2003-01-25 / Columnists

From the Editor’s Desk

By Howard Schwach

By Howard Schwach

I don’t think there are many people who read The Wave who believe that being Black is a better predictor of college excellence than getting a perfect 1600 on the College Boards.

According to a recent poll, eight-five percent of those Black people who responded said that it is wrong for the University of Michigan to give 20 points towards admission to minority candidates while giving a minority candidate 20 points strictly for being a minority. In another poll, 92 percent of the adults questioned said that college admissions, promotion and hiring should be done strictly on merit, that race should play no part.

Michigan utilizes a point system for admissions. A high school grade point of 2.5, for example earns a candidate 50 points while a grade point of 4.0 (a perfect score) gets 80 points. An outstanding essay earns one point. If the candidate is the child of a Michigan graduate, he or she earns an extra four points. If the graduate comes from a "top quality school," he or she gets five extra points. If the candidate comes from a "school with a sub-par curriculum," he or she loses four points.

A Black, Hispanic or Native American candidate gets 20 points automatically, as does a scholarship athlete. A male nursing candidate gets five extra points.

The top score a candidate can get is 150 points and 100 points usually guarantees admission.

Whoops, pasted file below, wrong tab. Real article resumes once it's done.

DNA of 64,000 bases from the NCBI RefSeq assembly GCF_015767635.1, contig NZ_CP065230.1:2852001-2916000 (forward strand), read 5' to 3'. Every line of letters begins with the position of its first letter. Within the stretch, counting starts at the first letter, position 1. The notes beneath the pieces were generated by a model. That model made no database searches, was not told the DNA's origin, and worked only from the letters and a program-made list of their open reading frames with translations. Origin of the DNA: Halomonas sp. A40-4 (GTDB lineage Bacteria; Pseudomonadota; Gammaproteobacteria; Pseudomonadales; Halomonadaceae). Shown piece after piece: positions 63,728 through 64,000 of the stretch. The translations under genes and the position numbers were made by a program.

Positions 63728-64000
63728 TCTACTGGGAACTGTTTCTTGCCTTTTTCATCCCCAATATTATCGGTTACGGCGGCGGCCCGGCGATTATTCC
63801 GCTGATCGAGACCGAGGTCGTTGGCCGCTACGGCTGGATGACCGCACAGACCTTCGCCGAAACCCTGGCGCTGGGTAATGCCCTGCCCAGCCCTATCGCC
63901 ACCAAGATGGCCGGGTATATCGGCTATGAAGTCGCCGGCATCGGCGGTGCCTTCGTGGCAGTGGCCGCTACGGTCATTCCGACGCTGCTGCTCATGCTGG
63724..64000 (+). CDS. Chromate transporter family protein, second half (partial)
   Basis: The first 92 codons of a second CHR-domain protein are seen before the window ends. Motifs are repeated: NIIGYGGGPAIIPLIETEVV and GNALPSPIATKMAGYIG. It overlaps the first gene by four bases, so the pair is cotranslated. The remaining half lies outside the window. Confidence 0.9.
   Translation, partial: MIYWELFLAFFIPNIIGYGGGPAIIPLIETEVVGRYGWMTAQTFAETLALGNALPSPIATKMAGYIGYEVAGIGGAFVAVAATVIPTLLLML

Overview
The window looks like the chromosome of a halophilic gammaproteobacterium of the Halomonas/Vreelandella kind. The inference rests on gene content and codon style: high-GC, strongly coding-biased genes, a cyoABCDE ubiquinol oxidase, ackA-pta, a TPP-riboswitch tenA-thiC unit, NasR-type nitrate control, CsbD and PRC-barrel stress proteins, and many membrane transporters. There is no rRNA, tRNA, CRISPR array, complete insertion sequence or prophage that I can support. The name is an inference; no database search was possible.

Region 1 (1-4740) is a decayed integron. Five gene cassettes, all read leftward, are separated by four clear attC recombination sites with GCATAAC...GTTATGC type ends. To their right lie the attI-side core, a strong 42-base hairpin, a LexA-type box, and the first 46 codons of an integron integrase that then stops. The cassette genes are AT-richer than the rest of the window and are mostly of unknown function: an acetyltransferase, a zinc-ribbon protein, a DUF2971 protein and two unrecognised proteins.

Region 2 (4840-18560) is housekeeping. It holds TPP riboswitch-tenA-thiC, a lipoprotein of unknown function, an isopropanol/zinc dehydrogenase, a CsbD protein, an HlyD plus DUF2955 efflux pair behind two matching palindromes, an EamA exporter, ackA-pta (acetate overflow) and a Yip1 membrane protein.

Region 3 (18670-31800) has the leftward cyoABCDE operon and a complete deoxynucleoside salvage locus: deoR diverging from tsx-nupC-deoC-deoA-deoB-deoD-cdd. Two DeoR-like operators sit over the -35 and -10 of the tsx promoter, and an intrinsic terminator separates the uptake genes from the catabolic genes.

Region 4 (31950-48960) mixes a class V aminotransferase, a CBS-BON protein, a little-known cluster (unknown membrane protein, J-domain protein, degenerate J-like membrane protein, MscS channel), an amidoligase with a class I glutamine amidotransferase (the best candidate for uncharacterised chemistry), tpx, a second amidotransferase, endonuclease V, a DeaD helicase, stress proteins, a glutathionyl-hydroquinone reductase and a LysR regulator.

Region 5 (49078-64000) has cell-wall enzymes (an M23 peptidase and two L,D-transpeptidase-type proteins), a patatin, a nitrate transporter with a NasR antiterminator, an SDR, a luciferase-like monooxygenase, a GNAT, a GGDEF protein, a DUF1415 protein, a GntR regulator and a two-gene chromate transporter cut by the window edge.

What does that all mean?

Let’s take an example, a White student and a Black student coming from Beach Channel High School applying to Michigan.

This is a hypothetical situation and all of the statistics come from my head, not from any reality.

The White Student, Jane, has a 3.8 grade point average (73 points). She got a perfect 1600 on the SAT test (12 points). She does an outstanding essay (one point) and is the daughter of a Michigan graduate (four points).

Jane has 89 points. She will be rejected.

Robert is Black. His grade point average is 3.0 (62 points). He got a 1450 on the SAT’s (11 points).
Because he made All-City in basketball (he still is not good enough for a scholarship to Michigan), he gets five points for a "personal achievement." He too is the child of a graduate (four points) and a minority (20 points).

Robert now has 102 points. He is accepted at Michigan.

Do both Jane and Robert deserve to go to college? Of course they do. Does Robert deserve to be admitted and does Jane deserve to be rejected? Of course not.

Robert will be accepted because of Michigan’s "Affirmative Action" program, a program designed to promote diversity in the university community.

Is the goal of creating diversity one that should override Jane’s rights to be treated equally with Robert? That is a question that the U.S. Supreme Court will tussle with in its upcoming session.

If I were on the court, the answer would be clear.

Absent proof that Jane or her family had been involved in insuring that Black people were kept in a subservient capacity, kept out of college, kept out of an industry, I would find for Jane.